Projects: Projects for Investigator
Reference Number EP/K021796/1
Title Solar fuels via engineering innovation
Status Completed
Energy Categories Renewable Energy Sources(Solar Energy, Photovoltaics) 25%;
Renewable Energy Sources(Bio-Energy, Production of transport biofuels (incl. Production from wastes)) 25%;
Fossil Fuels: Oil Gas and Coal(CO2 Capture and Storage, CO2 capture/separation) 50%;
Research Types Basic and strategic applied research 100%
Science and Technology Fields PHYSICAL SCIENCES AND MATHEMATICS (Chemistry) 50%;
ENGINEERING AND TECHNOLOGY (Chemical Engineering) 50%;
UKERC Cross Cutting Characterisation Not Cross-cutting 100%
Principal Investigator Dr MM (Mercedes ) Maroto-Valer
No email address given
School of Engineering and Physical Sciences
Heriot-Watt University
Award Type Standard
Funding Source EPSRC
Start Date 30 August 2013
End Date 31 July 2021
Duration 95 months
Total Grant Value £1,179,790
Industrial Sectors Energy
Region Scotland
Programme NC : Engineering
Investigators Principal Investigator Dr MM (Mercedes ) Maroto-Valer , School of Engineering and Physical Sciences, Heriot-Watt University (99.999%)
  Other Investigator Dr AF Lee , Chemistry, Cardiff University (0.001%)
Web Site
Abstract The quest for sustainable resources to meet the demands of a rising global population is one of the main challenges for humanity this century, with global energy needs set to double by 2050. This is set against the backdrop of increasing CO2 emissions and associated climate change, and the ambitious target set out in the recent UK Fourth Carbon Budget of a 50% cut in CO2 emissions by 2025. Solar energy can be used to drive the conversion of CO2 into fuels via a process called photocatalytic reduction. The utilisation of CO2 as an alternative fuel represents an attractive strategy to address both the consumption of non-renewable fossil fuels and global warming, while offering sustainable, safe and useful carbon capture.Large-scale, economic photoconversion of CO2 into solar fuels represents a formidable scientific and technical challenge. Existing processes suffer low productivity due to a lack of appropriate reactor designs able to efficiently introduce light, reactants and a suitable photocatalyst into simultaneous contact, and to effect subsequent product separation and recycling of unreacted CO2. Recent progress in this arena has focused on the development of novel catalysts through advances in nanotechnology. Despite such breakthroughs in materials science, the engineering challenge of optimal CO2 photoreactor design needs a step change transformation to reach its crucial role in the overall process performance. Our vision is to engineer novel photoreactors that can achieve efficient hydrocarbon conversion and separation from CO2 for solar fuel production. This will be achieved via an integrated approach between chemical engineers and chemists to intensify the process of CO2 photoreduction through reactor innovation, and thus, provide alternative future energy options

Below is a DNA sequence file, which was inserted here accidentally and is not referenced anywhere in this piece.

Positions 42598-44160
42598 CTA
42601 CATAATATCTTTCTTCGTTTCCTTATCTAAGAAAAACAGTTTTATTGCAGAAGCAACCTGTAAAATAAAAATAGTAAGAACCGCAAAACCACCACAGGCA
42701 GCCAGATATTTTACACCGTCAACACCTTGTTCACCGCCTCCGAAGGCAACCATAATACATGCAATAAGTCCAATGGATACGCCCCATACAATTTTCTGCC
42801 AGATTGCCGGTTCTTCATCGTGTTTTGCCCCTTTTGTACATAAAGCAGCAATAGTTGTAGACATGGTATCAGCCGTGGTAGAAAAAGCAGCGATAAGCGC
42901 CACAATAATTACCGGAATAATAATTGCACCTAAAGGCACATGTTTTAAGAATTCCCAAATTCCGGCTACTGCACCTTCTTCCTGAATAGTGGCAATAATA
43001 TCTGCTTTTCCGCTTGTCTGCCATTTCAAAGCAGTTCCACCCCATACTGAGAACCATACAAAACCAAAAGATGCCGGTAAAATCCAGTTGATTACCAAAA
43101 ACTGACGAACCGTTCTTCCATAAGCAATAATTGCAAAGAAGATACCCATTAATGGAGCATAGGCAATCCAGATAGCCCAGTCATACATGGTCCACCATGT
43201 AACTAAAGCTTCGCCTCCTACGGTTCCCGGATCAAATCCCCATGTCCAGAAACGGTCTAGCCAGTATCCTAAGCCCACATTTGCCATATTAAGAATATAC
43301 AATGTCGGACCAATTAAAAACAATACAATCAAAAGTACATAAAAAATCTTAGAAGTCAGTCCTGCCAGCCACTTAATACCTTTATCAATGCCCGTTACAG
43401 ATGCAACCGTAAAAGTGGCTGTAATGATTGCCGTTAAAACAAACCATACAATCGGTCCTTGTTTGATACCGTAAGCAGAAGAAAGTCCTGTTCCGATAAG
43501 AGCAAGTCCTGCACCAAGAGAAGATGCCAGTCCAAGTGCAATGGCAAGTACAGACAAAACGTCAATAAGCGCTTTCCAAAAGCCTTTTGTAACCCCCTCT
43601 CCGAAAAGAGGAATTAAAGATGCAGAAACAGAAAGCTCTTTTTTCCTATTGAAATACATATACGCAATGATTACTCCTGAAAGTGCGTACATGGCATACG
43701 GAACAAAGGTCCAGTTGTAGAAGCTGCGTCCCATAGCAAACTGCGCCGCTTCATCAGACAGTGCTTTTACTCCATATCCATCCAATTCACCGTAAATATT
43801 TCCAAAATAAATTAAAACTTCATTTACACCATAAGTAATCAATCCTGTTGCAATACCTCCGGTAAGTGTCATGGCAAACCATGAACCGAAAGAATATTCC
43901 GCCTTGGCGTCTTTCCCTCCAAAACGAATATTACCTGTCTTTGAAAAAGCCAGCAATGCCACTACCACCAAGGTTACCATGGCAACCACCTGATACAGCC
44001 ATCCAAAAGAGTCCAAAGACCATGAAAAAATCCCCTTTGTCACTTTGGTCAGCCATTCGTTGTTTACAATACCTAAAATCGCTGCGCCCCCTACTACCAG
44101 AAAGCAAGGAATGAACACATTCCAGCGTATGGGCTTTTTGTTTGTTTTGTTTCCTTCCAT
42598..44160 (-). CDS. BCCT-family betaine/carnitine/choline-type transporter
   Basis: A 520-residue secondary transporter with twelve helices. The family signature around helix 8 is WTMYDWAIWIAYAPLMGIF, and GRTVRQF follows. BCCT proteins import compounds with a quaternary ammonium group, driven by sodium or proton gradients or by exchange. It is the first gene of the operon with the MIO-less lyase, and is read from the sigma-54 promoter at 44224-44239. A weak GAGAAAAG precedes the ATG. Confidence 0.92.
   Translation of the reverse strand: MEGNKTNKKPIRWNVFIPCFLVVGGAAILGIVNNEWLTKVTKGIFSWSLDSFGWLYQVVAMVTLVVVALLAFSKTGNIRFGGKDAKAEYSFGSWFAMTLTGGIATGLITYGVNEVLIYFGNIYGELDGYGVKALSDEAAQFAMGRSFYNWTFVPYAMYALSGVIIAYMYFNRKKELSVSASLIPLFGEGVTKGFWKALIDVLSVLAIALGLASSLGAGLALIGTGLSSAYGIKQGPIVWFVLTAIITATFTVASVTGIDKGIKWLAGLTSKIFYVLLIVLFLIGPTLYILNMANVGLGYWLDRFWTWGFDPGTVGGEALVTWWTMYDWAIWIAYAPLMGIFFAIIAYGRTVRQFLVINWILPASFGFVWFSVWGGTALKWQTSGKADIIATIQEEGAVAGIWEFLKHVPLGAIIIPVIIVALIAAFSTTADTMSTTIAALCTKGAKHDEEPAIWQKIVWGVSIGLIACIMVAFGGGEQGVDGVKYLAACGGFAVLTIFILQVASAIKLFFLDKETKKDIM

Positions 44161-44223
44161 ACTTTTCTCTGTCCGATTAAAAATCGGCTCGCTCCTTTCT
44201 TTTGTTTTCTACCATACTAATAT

Publications (none)
Final Report (none)
Added to Database 09/10/12